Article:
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Observership by non-OECD economies in the Committee is actively encouraged based on a strategy which outlines criteria for identifying potential observers and defines their role and participation in the work of the Committee.
Français, , 822kb
Examen d'accession du Chile en matière de droit et politique de la concurrence.
Spanish, , 911kb
Esta revisión de la aplicación de la ley y la política de competencia enChile es parte de una serie de revisiones de las políticas nacionalesemprendidas por el Comité de Competencia de la OCDE. Se redactó comoparte del proceso de adhesión de Chile a la OCDE. Después de completar sus procedimientos internos, Chile se convirtió en miembro de la OCDE, el 7 de mayo de 2010.
In recent years, the financial sector has been extensively debated at OECD Competition meetings, thereby bringing together a variety of influential actors such as senior competition officials, market regulators, academics and representatives of the business community. Competition Issues in the Financial Sector 2011 presents the key findings from these discussions into a cohesive narrative. It also includes the executive summaries of
Read about OECD efforts to help governments improve the domestic and global policies that affect business and markets in the wake of the global economic crisis.
English, , 1,911kb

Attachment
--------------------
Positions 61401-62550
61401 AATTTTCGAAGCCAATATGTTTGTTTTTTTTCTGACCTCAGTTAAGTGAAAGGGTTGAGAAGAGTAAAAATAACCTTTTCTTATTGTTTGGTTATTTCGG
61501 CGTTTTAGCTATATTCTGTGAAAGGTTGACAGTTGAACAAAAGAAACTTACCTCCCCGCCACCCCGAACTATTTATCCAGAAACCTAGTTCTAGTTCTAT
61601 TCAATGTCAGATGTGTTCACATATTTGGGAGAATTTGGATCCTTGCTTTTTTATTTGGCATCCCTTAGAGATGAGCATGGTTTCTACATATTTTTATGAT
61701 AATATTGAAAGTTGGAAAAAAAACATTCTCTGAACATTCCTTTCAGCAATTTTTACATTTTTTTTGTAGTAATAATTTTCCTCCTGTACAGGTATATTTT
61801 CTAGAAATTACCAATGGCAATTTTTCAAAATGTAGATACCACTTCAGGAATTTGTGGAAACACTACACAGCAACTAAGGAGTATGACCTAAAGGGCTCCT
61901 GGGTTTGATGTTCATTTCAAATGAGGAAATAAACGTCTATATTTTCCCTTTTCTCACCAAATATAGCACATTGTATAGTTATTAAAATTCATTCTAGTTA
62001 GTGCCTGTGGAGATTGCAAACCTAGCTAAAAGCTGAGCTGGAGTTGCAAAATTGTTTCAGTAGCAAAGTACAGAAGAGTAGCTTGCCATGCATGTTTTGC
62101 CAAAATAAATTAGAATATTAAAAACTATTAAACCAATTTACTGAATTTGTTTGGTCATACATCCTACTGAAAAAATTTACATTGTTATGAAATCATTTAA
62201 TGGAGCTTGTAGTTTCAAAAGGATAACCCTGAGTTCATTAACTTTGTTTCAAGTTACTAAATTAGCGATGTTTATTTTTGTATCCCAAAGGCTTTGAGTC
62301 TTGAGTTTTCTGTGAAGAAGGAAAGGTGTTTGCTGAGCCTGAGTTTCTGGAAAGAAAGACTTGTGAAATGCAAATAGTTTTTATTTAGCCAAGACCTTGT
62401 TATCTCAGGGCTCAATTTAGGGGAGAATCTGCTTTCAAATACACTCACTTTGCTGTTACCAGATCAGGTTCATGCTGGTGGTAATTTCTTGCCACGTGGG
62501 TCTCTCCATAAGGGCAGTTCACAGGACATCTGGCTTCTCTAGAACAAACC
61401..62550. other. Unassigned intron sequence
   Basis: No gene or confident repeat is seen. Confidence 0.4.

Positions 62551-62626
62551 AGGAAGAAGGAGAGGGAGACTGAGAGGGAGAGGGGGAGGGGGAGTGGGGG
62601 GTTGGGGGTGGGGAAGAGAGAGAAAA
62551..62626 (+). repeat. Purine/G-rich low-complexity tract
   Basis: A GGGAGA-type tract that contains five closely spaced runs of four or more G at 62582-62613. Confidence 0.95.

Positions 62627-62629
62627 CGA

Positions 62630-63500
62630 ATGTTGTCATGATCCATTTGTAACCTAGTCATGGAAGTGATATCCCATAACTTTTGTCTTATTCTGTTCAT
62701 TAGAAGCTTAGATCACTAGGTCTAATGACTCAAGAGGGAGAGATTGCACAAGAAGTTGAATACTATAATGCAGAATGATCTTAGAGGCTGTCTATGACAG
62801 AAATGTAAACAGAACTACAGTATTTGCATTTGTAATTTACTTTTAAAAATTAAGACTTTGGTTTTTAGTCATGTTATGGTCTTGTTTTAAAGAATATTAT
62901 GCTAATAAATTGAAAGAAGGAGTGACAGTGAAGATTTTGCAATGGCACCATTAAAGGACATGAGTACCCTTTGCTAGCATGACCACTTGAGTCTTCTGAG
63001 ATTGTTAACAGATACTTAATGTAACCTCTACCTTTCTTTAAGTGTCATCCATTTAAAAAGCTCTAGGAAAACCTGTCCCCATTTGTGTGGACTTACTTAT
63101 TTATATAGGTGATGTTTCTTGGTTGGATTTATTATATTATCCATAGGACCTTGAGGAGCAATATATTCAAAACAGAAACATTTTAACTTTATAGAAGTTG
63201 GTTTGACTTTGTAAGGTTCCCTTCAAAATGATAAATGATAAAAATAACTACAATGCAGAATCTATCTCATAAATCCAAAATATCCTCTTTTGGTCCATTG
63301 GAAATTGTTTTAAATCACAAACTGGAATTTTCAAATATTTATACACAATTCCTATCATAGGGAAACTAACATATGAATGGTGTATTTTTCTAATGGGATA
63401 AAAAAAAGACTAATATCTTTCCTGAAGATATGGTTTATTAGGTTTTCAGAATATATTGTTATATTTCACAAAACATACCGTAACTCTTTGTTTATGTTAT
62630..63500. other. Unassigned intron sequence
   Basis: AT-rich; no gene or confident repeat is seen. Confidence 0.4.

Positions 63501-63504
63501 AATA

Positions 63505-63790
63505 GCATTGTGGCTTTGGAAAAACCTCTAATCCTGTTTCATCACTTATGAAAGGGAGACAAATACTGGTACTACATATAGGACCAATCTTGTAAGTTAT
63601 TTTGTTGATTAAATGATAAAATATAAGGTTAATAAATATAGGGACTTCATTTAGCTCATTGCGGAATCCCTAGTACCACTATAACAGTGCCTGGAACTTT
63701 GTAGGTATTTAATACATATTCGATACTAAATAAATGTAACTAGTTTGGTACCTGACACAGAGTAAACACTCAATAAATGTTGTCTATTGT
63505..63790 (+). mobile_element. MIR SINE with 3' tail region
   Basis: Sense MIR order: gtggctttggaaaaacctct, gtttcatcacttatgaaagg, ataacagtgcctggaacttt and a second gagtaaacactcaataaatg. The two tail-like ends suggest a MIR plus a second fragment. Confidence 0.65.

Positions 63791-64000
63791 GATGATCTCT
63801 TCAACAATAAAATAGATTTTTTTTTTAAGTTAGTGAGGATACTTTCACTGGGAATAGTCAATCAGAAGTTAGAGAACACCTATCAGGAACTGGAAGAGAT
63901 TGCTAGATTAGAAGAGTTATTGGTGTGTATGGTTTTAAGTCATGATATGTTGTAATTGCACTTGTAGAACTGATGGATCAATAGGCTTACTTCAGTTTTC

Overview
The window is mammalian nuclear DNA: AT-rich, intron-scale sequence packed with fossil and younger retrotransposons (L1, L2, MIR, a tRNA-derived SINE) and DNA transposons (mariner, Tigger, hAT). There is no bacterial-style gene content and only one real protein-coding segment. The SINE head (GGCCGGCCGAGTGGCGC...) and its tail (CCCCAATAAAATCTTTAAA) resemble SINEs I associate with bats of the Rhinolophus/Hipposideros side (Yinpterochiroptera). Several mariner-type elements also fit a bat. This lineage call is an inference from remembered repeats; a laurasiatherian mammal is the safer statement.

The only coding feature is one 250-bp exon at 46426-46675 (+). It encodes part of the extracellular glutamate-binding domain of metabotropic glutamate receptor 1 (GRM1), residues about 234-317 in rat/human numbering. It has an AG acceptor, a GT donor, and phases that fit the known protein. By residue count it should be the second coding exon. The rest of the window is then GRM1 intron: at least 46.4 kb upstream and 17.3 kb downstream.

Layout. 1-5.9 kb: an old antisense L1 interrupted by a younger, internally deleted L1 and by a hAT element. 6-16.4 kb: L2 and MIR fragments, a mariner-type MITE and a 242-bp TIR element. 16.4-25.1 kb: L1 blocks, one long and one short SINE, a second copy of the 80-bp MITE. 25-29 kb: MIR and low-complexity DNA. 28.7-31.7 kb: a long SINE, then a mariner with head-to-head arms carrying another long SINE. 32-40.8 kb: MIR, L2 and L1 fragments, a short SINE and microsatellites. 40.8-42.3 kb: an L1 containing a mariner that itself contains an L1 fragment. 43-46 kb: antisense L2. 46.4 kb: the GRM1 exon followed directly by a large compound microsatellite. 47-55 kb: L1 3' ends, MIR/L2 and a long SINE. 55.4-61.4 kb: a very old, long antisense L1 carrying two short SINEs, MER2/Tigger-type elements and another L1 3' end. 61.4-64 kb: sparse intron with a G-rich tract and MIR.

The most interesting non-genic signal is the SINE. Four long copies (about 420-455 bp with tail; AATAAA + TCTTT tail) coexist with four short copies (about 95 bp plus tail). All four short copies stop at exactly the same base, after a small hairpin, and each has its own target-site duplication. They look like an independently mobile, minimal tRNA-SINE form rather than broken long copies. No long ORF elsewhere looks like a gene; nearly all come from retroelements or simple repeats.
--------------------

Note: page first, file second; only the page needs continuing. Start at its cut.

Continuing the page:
The failing firm defence (FFD) has arisen infrequently in merger cases but is expected to be used more frequently in the current economic climate. The FFD exists in most OECD jurisdictions and exempts an otherwise anticompetitive merger from challenge under the competition laws if the target company is in such poor financial condition that its only other option would be to exit the relevant market. This proceedings includes elements
The journal is a unique resource for competition experts. It provides insight into the thinking of competition law enforcers while focusing on the pratical application of competition law and policy.
This report reviews Brazil's competition policy system and highlights what more could be done to implement the structural changes envisaged in the proposed revisions to Brazil’s competition law.
The OECD Council has adopted a number of non-binding Recommendations on competition law and policy. In addition, the Competition Committee has adopted Best Practices. These Recommendations and Best Practices are often catalysts for major change by governments.
Taking place in Paris on 18-19 February 2010, the 9th OECD Global Forum on Competition will focus on state aids and subsidies and collusion and corruption in public procurement. Participants will also discuss a peer review of Brazil's competition law and policy.